The Great Fire of London is one of Elijah's 'markers'. He learned about it at school and knows the date: 1666. So, why not use it to try and get his head around time? Logical.
But when my husband told him, 'About 300,' he was flummoxed. 300 years? Is that even a THING?
'When were you a baby, Grandma?' 4 year old Phoebe then asked me at the dinner table, looking up at my face as if to say, 'Was this ever possible?'
It reminded me of when I tried to tell a little girl in a shop who was buying a Mars Bar that, when I'd been a child, Mars Bars had been four pence. She stared at me as one might gaze at the Acropolis and said, 'Were Mars Bars even invented then?'
I love this stage, though, when they're not quite sure about time and how it works. It leads to the most entertaining questions.
I've already told you in this blog post about when Elijah wanted me to find real footage on Youtube of medieval knights fighting at Warwick Castle. He was most disappointed to find that no one was around at the time filming them on a smartphone.
It must be a strange world inside a child's head until they learn to navigate days, weeks, months, years, decades, centuries.
They measure time in 'sleeps', meanwhile. 'How many sleeps until George's party?' 'How many sleeps until the weekend?' This helps them to estimate how long a wait they have.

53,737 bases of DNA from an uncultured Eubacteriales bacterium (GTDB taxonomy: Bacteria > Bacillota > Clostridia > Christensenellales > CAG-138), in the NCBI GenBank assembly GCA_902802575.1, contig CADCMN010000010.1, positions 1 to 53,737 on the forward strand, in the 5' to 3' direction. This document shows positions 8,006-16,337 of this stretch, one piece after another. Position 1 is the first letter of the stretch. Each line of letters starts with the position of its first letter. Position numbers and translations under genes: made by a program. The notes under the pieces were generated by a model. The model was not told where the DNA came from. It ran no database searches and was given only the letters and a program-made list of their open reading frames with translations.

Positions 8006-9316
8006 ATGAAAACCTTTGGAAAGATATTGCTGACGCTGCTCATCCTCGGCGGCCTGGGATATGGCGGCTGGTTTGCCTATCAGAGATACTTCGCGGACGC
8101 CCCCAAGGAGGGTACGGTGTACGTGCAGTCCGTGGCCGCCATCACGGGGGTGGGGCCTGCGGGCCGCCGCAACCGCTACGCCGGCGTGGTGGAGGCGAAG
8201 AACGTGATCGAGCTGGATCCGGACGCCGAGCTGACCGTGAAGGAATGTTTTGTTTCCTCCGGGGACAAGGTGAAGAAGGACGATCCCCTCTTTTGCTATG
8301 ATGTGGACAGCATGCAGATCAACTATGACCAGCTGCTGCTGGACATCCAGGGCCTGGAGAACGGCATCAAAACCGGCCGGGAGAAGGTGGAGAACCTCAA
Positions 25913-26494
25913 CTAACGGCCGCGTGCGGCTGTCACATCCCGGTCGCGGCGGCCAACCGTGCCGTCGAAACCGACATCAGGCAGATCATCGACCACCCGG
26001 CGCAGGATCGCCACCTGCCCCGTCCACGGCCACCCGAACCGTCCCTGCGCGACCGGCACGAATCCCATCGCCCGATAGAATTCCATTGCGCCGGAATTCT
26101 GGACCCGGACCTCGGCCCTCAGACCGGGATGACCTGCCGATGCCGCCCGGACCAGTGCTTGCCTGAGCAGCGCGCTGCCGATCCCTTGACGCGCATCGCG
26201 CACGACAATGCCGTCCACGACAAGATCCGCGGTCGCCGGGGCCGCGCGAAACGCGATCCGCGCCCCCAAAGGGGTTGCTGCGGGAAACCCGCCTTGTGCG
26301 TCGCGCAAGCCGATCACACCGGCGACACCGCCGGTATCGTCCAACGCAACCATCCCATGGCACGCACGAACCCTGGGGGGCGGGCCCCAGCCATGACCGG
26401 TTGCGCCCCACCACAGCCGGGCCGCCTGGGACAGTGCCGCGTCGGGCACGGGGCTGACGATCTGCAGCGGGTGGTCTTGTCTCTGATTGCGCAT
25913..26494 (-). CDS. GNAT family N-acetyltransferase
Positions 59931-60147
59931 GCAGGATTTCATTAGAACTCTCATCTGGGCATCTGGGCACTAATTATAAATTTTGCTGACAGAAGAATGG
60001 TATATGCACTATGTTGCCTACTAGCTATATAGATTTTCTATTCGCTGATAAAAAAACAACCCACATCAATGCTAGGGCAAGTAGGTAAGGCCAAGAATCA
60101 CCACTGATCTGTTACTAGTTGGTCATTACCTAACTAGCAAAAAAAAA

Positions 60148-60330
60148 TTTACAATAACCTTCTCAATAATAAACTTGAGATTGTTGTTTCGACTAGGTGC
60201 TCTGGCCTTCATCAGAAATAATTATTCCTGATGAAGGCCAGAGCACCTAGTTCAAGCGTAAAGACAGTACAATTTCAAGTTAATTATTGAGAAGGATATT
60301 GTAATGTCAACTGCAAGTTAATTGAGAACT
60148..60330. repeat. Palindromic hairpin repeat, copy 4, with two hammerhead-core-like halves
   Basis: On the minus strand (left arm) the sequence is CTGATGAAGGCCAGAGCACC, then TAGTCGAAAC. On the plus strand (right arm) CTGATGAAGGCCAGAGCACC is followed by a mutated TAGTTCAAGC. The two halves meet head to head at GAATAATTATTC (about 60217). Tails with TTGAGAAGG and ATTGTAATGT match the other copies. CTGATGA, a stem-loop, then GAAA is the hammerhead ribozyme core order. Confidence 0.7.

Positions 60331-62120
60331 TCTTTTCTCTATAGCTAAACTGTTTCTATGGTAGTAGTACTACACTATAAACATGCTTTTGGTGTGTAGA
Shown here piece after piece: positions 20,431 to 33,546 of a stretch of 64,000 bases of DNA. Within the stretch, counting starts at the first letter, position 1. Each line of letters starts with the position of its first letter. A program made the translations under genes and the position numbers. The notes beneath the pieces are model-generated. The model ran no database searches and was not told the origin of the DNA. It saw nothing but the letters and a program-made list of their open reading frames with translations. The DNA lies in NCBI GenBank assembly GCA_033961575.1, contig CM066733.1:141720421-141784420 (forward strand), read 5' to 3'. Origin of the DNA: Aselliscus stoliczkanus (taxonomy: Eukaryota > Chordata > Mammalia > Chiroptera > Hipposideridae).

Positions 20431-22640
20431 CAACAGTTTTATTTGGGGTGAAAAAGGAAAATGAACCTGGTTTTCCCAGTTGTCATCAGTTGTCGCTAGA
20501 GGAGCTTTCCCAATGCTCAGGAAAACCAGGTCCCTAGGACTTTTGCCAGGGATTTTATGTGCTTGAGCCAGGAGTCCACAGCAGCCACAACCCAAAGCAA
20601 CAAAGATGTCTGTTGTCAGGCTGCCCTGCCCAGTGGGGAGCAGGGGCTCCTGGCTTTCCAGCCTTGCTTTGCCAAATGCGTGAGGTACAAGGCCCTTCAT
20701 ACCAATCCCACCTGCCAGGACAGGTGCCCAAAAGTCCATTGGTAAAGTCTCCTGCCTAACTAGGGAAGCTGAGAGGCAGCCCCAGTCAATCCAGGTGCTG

It can feel mean, giving them the bald truth sometimes. 'How many sleeps until Christmas, Grandma?'
'A hundred and thirteen.'
'A HUNDRED AND THIRTEEN?' *wobbly lip*
One may as well have set fire to a sparkly pile of Christmas presents or put a Marmite sandwich in front of the child for Christmas dinner.
|'Got bad news for you, Teddy. You know I told you it would soon be Christmas?....'|
The difficulty with time - and with age - continues into later childhood. I have a very clear memory of sitting on the edge of my bed in 1976, at the age of 14, working out how old I would be at the millennium. I totted it up and realised I'd be 38. I couldn't process it. Thirty-eight sounded like someone teetering on the edge of the grave. I dismissed the idea. It couldn't happen.
Also, I was recently surprised to discover that a teacher who had taught me English at school - Mr Jackson - was still alive. How did I find out? Did I meet him? No. I met a man at a literary event who had been Mr Jackson's teacher when Mr Jackson was Junior Jackson and at school himself! It was on the tip of my tongue to say to this man, 'You look incredible for someone who must be two hundred and six! Can I have your plastic surgeon's number?'
Poor Mr Jackson. I'd thought of him, and all my teachers, as octogenarians at least, surprised to see them turn up day after day instead of being admitted to nursing homes or dropping dead at the school gate. But in the mid 1970s, he was probably only in his 30s. Now, he's in his 70s, and the man I met, who taught him, was a sprightly chap in his 90s.
These days, I'm on the other side of the desk: a teacher. And when I said to a student yesterday who'd come across an unfamiliar word, 'Why don't you go and look up the definition in a dictionary?' he looked at me pityingly, although kindly, and said, 'I think that's just an old person thing now.'
This was on the first day of term as teaching began again after my six week summer holiday.
Hm .... How long have I got until the next summer holiday?
THREE HUNDRED AND SIXTEEN SLEEPS????